by Karen Adamedes
It’s not always easy to avoid distractions when you are trying to work. There are plenty of them about. Regardless of where you are working.
They eat into your productivity and often result in needing to work longer hours. Ever get to the end of the day and wonder where the hours have gone?
The phone, whether it rings or not, can be a major distraction. A 2018 Deloitte survey found that Americans check their phone on average 52 times a day. A study in Britain showed that they check their phones every 12 minutes, every day. So you don’t even need the phone to ring to lose your concentration at work. We all keep picking it up to look at and distracting ourselves.
Then there are the email alerts, meetings, social media, and the times the phone actually rings. All distractions that workers of the world, regardless of where they are located, are dealing with. Every interruption breaks your concentration and disrupts your productivity.
When you work from home there are a few other additional distractions that might keep you from your work. You may have other people at home while you are working, the temptation of the TV, the allure of the fridge, the household chores calling your name, and deliveries arriving at the front door. The opportunities to be interrupted when you work from home can be plentiful.
How some people keep on track
Laura McLoughlin works from her home in Belfast, Northern Ireland, and deals with distractions by locking herself away in her office. She says, “That way, I don’t think about the washing in the clothes basket in the bedroom, or the marks on the mirror in the bathroom. It also helps me get in the right mindset for work, as opposed to sitting elsewhere in the house, which I associate more with relaxing or having time off.”
When comparing working from an office or home, Laura says she finds working from home much more distracting, “In an office, you are accountable to those around you, but at home, you answer to yourself and yourself isn’t always the best boss. Plus, you can actually see all the housework you’ve left undone and it can niggle at you if you don’t shut yourself away from it for the day.”
Sarah who works in the recruitment industry in Sydney, Australia, finds that unless she is super busy it can be easy to be distracted. She deals with this by just pushing herself to work through her to-do list. She advocates focus and balance, particularly when it comes to household chores. “Try to find a balance that works for you,” she says.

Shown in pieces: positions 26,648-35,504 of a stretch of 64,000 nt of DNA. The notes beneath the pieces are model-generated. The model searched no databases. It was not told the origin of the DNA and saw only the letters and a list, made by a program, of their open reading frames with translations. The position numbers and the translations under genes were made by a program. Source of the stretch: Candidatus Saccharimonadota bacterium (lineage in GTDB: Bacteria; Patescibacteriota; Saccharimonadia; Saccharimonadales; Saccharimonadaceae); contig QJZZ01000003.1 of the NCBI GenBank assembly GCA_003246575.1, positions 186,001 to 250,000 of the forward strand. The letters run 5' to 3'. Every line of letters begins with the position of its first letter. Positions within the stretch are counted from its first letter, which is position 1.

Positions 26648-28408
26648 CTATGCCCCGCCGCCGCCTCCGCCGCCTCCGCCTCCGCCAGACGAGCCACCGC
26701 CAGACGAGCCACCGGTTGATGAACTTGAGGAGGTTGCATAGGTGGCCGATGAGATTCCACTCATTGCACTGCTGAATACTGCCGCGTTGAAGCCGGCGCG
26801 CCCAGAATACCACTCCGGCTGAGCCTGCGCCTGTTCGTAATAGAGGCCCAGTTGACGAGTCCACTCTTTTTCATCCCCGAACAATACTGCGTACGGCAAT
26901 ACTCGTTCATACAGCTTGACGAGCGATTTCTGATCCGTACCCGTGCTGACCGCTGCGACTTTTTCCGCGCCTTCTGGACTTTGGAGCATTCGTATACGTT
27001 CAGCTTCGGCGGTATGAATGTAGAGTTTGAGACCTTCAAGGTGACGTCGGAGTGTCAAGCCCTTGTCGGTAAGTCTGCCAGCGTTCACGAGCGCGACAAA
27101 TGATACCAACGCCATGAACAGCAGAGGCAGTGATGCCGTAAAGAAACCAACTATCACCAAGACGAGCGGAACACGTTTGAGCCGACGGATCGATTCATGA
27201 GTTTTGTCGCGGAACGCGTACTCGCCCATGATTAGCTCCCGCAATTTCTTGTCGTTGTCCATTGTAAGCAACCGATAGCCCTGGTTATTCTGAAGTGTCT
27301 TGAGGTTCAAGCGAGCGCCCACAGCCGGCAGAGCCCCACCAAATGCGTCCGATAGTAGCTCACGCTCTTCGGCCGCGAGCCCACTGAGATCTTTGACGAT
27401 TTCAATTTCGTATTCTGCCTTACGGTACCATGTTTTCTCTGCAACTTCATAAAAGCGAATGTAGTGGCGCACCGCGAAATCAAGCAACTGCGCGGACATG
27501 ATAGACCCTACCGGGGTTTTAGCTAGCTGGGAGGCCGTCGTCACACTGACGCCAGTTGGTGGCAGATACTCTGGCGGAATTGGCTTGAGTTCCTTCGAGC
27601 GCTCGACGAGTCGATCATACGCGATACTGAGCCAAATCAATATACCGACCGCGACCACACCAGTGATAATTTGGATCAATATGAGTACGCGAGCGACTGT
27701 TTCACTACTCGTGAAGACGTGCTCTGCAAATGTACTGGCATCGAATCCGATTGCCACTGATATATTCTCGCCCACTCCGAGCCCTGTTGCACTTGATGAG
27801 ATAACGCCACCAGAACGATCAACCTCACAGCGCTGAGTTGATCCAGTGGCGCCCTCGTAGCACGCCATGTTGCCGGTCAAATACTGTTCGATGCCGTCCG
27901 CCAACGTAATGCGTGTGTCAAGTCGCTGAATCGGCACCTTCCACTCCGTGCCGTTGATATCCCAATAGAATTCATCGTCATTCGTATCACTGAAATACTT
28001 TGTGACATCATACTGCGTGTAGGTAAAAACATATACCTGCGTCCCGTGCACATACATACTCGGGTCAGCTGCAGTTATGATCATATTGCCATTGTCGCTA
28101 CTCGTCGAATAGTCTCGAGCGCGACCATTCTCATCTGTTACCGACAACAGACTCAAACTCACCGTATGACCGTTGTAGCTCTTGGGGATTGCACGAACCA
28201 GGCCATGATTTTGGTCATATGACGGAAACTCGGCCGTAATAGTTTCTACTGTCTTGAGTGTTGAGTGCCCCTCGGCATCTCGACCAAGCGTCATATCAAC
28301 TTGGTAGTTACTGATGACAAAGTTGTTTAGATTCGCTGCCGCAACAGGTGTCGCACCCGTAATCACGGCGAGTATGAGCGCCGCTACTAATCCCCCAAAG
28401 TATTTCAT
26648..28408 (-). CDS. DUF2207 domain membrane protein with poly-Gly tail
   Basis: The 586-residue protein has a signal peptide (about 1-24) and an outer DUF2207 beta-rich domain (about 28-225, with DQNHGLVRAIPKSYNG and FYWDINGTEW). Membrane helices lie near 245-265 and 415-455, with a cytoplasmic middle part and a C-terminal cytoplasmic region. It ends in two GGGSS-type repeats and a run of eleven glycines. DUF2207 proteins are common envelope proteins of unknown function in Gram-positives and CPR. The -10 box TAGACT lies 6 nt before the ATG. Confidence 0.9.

Work out what’s distracting you
If you aren’t getting through the amount of work that you want or need to do, spend some time working out what is distracting you.
Is there a pattern?
There might be one main culprit or a number of distractions. Once you work out the source, you can work out what to do about it.
Here’s a few examples that might be causing you some grief and some simple strategies that might help:
- The phone ringing constantly and interrupting your work – put it on silent or Do Not Disturb. Even if its just for a short time while you get something important finished.
- Emails bombarding your inbox and being a major distraction every time you see a new one arrive – turn off the notification setting and only check them a couple of times a day.
- You keep checking social media or news sites (it can be addictive) – try limiting your time to when you are taking your breaks.
- Friends calling or popping in because they know you are home – spend a few minutes with them but politely let them know you need to get back to work.
- People you live with are noisy or keep disturbing you – have a discussion with them and agree how you are going to work and live under the one roof. (There are some extra tips about this in the blog Agree boundaries with your household.)
- Household chores are waiting for you – manage your expectations about how much you can do when you are working and restrict yourself to tasks you can do when you are having a break.
Think about what might be distracting you and disrupting your productivity.
You may not be able to completely avoid them. But if you are aware of what interruptions are impacting your work then you can do something about them.
It’s much nicer to have a well earned break during the day or finish early, than to have your time eaten away by distractions you don’t need.
Stay focused and enjoy your down time!
This tip is based on Tip 7 ‘Avoid Distractions‘ from Professional in Pajamas: 101 Tips for Working from Home.